Natural channel proteins are integrated into artificial membranes to facilitate the transport of ions and molecules. Researchers at the University of Basel have now been able to measure the movement of these channel proteins for the first time. They move up to ten times slower than in their natural environment, namely the cell membrane. As reported in academic journal “Nano Letters”, the results may prove useful to the ongoing development of new applications such as nanoreactors and artificial organelles.
The membranes of the cells in our bodies are only approximately 4 to 5 nanometers thick and consist of a complex mixture of lipids and specific membrane proteins, which also include channel proteins. This kind of cell membrane can be described as a fluid 2-D solution, in which the components are able to move laterally. These movements within the membrane are dependent on the flexibility and fluidity of the components and ultimately determine the functionality of the membrane.
Dynamic channel proteins
Chemists at the National Center of Competence in Research (NCCR) Molecular Systems Engineering working under Professor Wolfgang Meier and Professor Cornelia Palivan from the University of Basel have now integrated three different channel proteins into artificial membranes of 9 to 13 nanometers in thickness and have measured their movements for the first time.
The researchers began by creating large membrane models with embedded and dyed channel proteins; they then put them on a glass surface and measured them using a single-molecule measuring method known as fluorescence correlation spectroscopy. All three channel proteins were able to move freely within the membranes of various thicknesses – this took up to ten times longer than in the lipid bilayers of their natural environment.
Flexibility is a necessity
In thicker membranes, the building blocks of the membrane (polymers) must be able to condense around the channel proteins in order to alter their fixed size. To do so, the membrane building blocks have to be sufficiently flexible. This had already been described in theory.
The researchers at the University of Basel have now been able to measure this in a practical experiment for the first time, demonstrating that the thicker the membrane, the slower the movement of the channel protein is in comparison to the movement of the actual polymers that form the membrane.
“This phenomenon is effectively a local decrease in fluidity caused by condensation of the polymers,” explains lead author Fabian Itel. In essence, however, the behavior of the channel proteins in the artificial membranes is comparable to that in their natural environment, the lipid bilayer, with the time scale of the movements being approximately ten times lower. The research project received funding from the Swiss National Science Foundation and the NCCR Molecular Systems Engineering.
Fabian Itel, Adrian Najer, Cornelia G. Palivan, and Wolfgang Meier
Dynamics of membrane proteins within synthetic polymer membranes with large hydrophobic mismatch
Nano Letters (2015), doi: 10.1021/acs.nanolett.5b00699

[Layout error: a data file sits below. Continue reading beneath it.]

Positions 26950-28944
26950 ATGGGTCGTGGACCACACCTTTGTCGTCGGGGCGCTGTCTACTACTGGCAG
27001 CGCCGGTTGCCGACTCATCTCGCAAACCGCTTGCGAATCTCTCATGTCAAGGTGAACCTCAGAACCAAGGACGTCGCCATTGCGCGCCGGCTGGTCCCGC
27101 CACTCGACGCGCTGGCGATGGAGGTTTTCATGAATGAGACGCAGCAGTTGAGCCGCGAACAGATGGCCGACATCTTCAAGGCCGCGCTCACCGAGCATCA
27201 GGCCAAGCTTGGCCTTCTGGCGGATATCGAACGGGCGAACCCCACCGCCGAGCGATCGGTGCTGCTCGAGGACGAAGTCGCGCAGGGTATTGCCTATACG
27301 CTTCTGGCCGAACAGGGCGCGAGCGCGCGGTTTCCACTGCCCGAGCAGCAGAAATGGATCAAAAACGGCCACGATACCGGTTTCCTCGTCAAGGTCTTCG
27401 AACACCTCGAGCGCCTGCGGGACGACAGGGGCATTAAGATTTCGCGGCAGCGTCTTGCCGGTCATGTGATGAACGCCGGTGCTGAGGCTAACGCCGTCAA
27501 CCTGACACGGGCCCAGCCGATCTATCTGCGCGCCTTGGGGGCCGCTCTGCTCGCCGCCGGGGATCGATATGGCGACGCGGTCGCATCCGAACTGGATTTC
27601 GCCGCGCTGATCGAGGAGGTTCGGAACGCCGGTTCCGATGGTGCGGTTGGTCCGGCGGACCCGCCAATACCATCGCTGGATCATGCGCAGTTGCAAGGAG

Olivia Poisson | Universität Basel
How molecules teeter in a laser field
18.01.2019 | Forschungsverbund Berlin
Discovery of enhanced bone growth could lead to new treatments for osteoporosis
18.01.2019 | University of California - Los Angeles
The scientific and political community alike stress the importance of German Antarctic research
Joint Press Release from the BMBF and AWI
The Antarctic is a frigid continent south of the Antarctic Circle, where researchers are the only inhabitants. Despite the hostile conditions, here the Alfred...
World first experiments on sensor that may revolutionise everything from medical devices to unmanned vehicles
The new sensor - capable of detecting vibrations of living cells - may revolutionise everything from medical devices to unmanned vehicles.
Dead and alive at the same time? Researchers at the Max Planck Institute of Quantum Optics have implemented Erwin Schrödinger’s paradoxical gedanken experiment employing an entangled atom-light state.
In 1935 Erwin Schrödinger formulated a thought experiment designed to capture the paradoxical nature of quantum physics. The crucial element of this gedanken...
Cellulose obtained from wood has amazing material properties. Empa researchers are now equipping the biodegradable material with additional functionalities to produce implants for cartilage diseases using 3D printing.
It all starts with an ear. Empa researcher Michael Hausmann removes the object shaped like a human ear from the 3D printer and explains:
The phenomenon of so-called superlubricity is known, but so far the explanation at the atomic level has been missing: for example, how does extremely low friction occur in bearings? Researchers from the Fraunhofer Institutes IWM and IWS jointly deciphered a universal mechanism of superlubricity for certain diamond-like carbon layers in combination with organic lubricants. Based on this knowledge, it is now possible to formulate design rules for supra lubricating layer-lubricant combinations. The results are presented in an article in Nature Communications, volume 10.
One of the most important prerequisites for sustainable and environmentally friendly mobility is minimizing friction. Research and industry have been dedicated...
16.01.2019 | Event News
14.01.2019 | Event News
12.12.2018 | Event News
18.01.2019 | Materials Sciences
18.01.2019 | Life Sciences
18.01.2019 | Health and Medicine